Ask a Sports Medicine Doc: Clavicle Fractures


Q: I broke my collarbone mountain biking. Will I need surgery?

A: Broken collarbones or fractured clavicles are common injuries, accounting for about 3% of all fractures seen in adults. 80% of these fractures take place in the middle part of the clavicle and are called mid-shaft fractures. In ski or bike injuries, these fractures are typically comminuted or have multiple fractured fragments.

Traditionally, clavicle fractures were treated without surgery. Patients were placed in a sling for comfort and orthopedic surgeons advised patients that the bone should heal uneventfully and the patient should do well. However, as orthopedists looked more critically at outcomes, a number of studies showed that in high energy fractures where the bone ends are separated or where the bone ends overlap significantly, the results are not always excellent.

The clavicle has an important function. It serves as a strut that connects your arm to your chest wall. The motion of your shoulder blade or scapula is dependent on normal alignment, length, and function of your clavicle. As you lift your arm overhead, the clavicle elevates, rotates and retracts. Thus, If your clavicle fractures and then heals shortened this can have cause abnormal scapula motion and possibly pain and weakness around the shoulder. The clavicle also protects your lung tissue that underlies it as well as the nerves that cross underneath it as they go on to supply the muscles to your arm and hand. The clavicle is the last bone in our body to stop growing with its growth plate fusing at age 23 or so.

90% of the time people break their clavicle as a result of a fall onto their shoulder or a direct blow to it. Rarely do we fracture our clavicle by landing on an outstretched hand. Fractured ends of the clavicle rarely break through the skin. Patients experience immediate pain of course and then swelling and bruising. Clavicle fractures are very painful for weeks as it is difficult to immobilize them. Thus, little movements such as coughing cause severe pain. Unlike some fractures, there is no way to “set” or reduce a clavicle fracture. Thus, I do not manipulate the arm or shoulder as the bones will not stay aligned. Xrays tell me how displaced the fracture is. There is no reason to get additional studies such as a CT or MRI unless other associated injuries are suspected. For instance, last week I was called to see a gentlemen in the ER who presented with a clavicle fracture but was also somewhat short of breath. His Xrays and a subsequent CT showed that he also had multiple rib fractures and an associated punctured lung.

How do I currently treat clavicle fractures in adults? I obtain different xray views and with these I assess several things. First of all, I measure how separated or displaced the broken ends are. Secondly, I measure whether the fractured ends are overlapped or shortened. If a clavicle fracture is displaced or shortened more than 15 mm or 6/10 of an inch (in kids more displacement can be accepted as they are still growing), then I recommend that the fracture be treated surgically as the clinical results are better than allowing the fracture to heal in a displaced position. In surgery, the clavicle fragments are put back together like a puzzle and the bone fragments are held in this position with newer hardware that is designed to fit the normal S shape curvature of the clavicle. After surgery, the patient is placed in a sling for 4-6 weeks at which time the bone has enough healing such that the sling can then be discontinued and physical therapy started to restore normal shoulder range of motion and strength. If the fracture is minimally displaced and shortened, then no surgery is required and the fracture should heal uneventfully in a sling. I do not put patients in a figure of 8 bandage as there is no difference in overall healing with these and most patients report more discomfort with them.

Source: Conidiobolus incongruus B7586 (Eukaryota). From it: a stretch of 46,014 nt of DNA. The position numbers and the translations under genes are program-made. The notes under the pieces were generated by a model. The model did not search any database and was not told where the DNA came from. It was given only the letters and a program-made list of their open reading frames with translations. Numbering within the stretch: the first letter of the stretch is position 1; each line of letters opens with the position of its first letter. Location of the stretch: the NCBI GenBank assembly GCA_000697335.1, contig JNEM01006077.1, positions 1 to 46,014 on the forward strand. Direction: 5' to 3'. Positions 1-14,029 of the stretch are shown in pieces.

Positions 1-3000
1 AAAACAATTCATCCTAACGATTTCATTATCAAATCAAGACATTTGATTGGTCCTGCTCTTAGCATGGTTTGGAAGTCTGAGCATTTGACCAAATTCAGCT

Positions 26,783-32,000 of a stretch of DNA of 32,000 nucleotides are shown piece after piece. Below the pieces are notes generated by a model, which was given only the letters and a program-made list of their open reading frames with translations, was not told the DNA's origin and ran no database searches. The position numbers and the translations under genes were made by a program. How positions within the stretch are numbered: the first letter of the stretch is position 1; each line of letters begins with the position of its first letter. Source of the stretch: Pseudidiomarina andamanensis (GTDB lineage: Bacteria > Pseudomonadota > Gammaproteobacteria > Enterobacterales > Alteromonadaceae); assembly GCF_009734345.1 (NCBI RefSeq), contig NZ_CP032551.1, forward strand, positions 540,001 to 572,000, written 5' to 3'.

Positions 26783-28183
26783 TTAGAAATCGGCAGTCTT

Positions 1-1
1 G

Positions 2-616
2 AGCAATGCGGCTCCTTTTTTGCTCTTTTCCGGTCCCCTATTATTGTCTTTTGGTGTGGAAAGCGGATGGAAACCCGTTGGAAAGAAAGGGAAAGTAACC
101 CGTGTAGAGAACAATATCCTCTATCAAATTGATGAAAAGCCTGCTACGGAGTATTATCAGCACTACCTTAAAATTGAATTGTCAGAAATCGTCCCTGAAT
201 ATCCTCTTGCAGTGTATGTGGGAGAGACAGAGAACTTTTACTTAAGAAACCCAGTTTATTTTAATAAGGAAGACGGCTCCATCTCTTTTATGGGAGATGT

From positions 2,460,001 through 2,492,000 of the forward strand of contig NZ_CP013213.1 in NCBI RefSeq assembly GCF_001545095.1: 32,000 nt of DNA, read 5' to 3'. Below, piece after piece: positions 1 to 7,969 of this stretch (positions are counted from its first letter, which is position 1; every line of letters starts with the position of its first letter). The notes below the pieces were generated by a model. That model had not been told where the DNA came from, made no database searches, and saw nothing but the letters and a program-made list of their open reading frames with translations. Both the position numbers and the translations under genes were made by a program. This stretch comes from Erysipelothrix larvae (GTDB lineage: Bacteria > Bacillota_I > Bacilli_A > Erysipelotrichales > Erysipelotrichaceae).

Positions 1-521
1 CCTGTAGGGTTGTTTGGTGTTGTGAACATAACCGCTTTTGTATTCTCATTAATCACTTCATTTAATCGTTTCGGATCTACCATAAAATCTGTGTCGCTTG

If a patient chooses not to have surgery for a significantly displaced or shortened fracture, I counsel them that there is an increased risk of a nonunion (the bone does not heal and is then harder to correct down the road) or malunion (the bone heals crooked and shortened which can lead to pain and weakness). The main benefit of fixing a clavicle fraction with surgery is that the patient has a shorter healing time and can get back to their sport or work sooner than without surgery. In a recent study of more than 100 patients with displaced midshaft clavicle fractures, the nonsurgical group healed at an average of 28 weeks, while the surgical group healed at an average of 16 weeks.

Dr. Rick Cunningham is a Knee and Shoulder Sports Medicine Specialist with Vail-Summit Orthopaedics. He is a Physician for the US Ski Team and Chief of Surgery at Vail Valley Medical Center. Do you have a sports medicine question you’d like him to answer in this column? Visit his website at to submit your topic idea. For more information about Vail-Summit Orthopaedics, visit


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